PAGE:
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Old August 31, 2011   #1
patty_b
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Default how do you make your tomato juice??

I seem to always have water separation after canning and would like to have more like store bought. If I were to pour off more of the water before canning, it would be thicker...how do I make a better blend? Patty
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Old August 31, 2011   #2
Mark0820
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Here is the process I use:

1. I core and peel the tomatoes (they don't have to be peeled).
2. I cut the tomatoes into wedges.

Steps 3-5 can be skipped. I like a hot, spicy tomato juice I can use for chili.

3. I heat olive oil in a pan large enough to hold all of the tomatoes
(just enough olive oil to cover the bottom of the pan).
4. When the olive oil is hot, I add sliced jalapenos and crushed garlic
(add the garlic a little while after the jalapenos).
5. Saute until the jalapeno seeds and the garlic just start to turn brown.
You should be able to smell the heat from the jalapenos.

6. Add the tomatoes into the pan and cook until they are heated.
7. Run the tomatoes through a food mill.
8. Put the juice in a quart jar.
9. The jars go into a hot water bath for about 15 minutes.

Using the above approach, I have never had problems with the juice separating. It remains thick throughout the entire quart jar up until the day I use it.
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Old August 31, 2011   #3
Mark0820
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Just another quick thought. Using paste tomatoes should make a thicker juice. I typically use whatever tomatoes I have available (usually a combo of paste and other types).
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Old August 31, 2011   #4
beeman
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You shouldn't use oil in a recipe which is intended for canning!
After lots of experimenting we have found an answer to separation. Start a small amount in a saucepan, just to cover the bottom with smashed Toms. When boiling slowly add the remainder but keep the boil. No more separation when completed.
The preferred method these days for us. Roast the toms in the oven, as deep as you wish, when soft pour off the excess liquid, run the toms through a food strainer which removes skins and seeds. The extract can be cooked down to remove even more liquid making it thicker.
Add 1/4 teaspoon of Citric acid per pint before canning in a pressure canner, for safety.
The first run liquid is delightful as a tomato juice.
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Old August 31, 2011   #5
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beeman is right. One should only use an approved recipe for canning and not change the ingredients, esp when water bath canning. :-)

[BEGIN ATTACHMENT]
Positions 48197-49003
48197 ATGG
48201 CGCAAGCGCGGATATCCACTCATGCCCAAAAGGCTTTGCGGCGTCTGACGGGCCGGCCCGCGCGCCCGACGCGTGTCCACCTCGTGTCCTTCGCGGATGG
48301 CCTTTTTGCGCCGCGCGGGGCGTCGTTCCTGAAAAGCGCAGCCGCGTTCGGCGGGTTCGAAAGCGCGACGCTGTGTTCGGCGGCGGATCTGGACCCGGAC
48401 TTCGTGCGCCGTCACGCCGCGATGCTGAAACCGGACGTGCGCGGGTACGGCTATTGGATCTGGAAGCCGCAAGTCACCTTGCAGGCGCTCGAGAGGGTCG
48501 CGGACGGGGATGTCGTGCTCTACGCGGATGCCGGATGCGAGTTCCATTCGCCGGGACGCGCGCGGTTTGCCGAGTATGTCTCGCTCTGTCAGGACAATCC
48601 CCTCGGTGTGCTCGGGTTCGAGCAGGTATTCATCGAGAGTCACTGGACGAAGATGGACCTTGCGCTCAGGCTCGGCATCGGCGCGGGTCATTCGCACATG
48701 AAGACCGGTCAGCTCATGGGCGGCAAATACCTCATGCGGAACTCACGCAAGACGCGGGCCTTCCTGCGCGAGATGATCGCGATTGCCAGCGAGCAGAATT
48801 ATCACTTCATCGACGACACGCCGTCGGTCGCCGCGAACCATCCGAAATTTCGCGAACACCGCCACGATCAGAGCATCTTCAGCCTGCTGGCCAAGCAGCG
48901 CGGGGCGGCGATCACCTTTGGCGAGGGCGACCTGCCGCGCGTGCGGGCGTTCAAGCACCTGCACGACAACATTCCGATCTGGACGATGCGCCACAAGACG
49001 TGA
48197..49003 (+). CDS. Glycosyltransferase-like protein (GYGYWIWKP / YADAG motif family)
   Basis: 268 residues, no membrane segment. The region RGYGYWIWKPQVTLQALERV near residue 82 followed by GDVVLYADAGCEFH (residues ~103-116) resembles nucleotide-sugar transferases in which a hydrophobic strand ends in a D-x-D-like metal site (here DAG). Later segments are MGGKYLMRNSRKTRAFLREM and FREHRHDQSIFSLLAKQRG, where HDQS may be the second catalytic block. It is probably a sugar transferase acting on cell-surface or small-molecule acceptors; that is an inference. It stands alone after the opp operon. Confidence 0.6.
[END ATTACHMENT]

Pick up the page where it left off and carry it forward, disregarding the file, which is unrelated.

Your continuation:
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Old August 31, 2011   #6
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I haven't done any tomato juice yet (not enough tomatoes, it's been a dissapointing year due to the extended period of high heat), but I got a Roma tomato strainer this spring, and have used it for a few batches of tomato sauce, cooking it down. (One small batch of Roma tomatoes, a lot less juice and more pulp with those, so it cooked down a lot quicker.)

I think it would make pretty good tomato juice, too.

I remember spending hours and hours cranking away on a Foley mill when I was growing up, the Roma strainer is a whole lot easier to use. My mother would have loved it, she used to do 30-40 quarts of tomato juice every summer.

I'd like to find some litmus paper to test for pH, suggestions for sources?
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Old September 1, 2011   #7
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Last year I decided that "tomato juice" would be most of what I can this year. I use it for the majority of the other recipes - sauces, salsa, etc. I core and cut up the tomatoes into chunks that the food mill will handle. So here's what I do. Whatever's on the counter at the time is what goes in. I don't cook anything until after they are thru the food mill.

I like the "juice" to be pretty thick, so I do a lot of reducing. My last batch started as two 8 quart pots nearly full and that got reduced to a combined 7 quarts. I do add canning salt (~1 tspn/quart) and then do the taste test. If I think it needs it, I may add a bit of sugar to sweeten it up. Many times the sugar is unnecessary. Then it's into the jars and either water bath or pressure canner. I'm beginning to really like my pressure canner.

Later, in the winter, if I want sauce, I can add the spices and maybe some corn starch and cook it down some more. If I want salsa, same thing. If I want juice, I can add some distilled water to thin it a bit. I really like the thick juice half and half with a good beer - I like Natural Ice - served up in a "frosty mug". It is very smooth and refreshing and around here, we call it a "Redeye". You can "doctor" it up, but the basic blend is great as it is.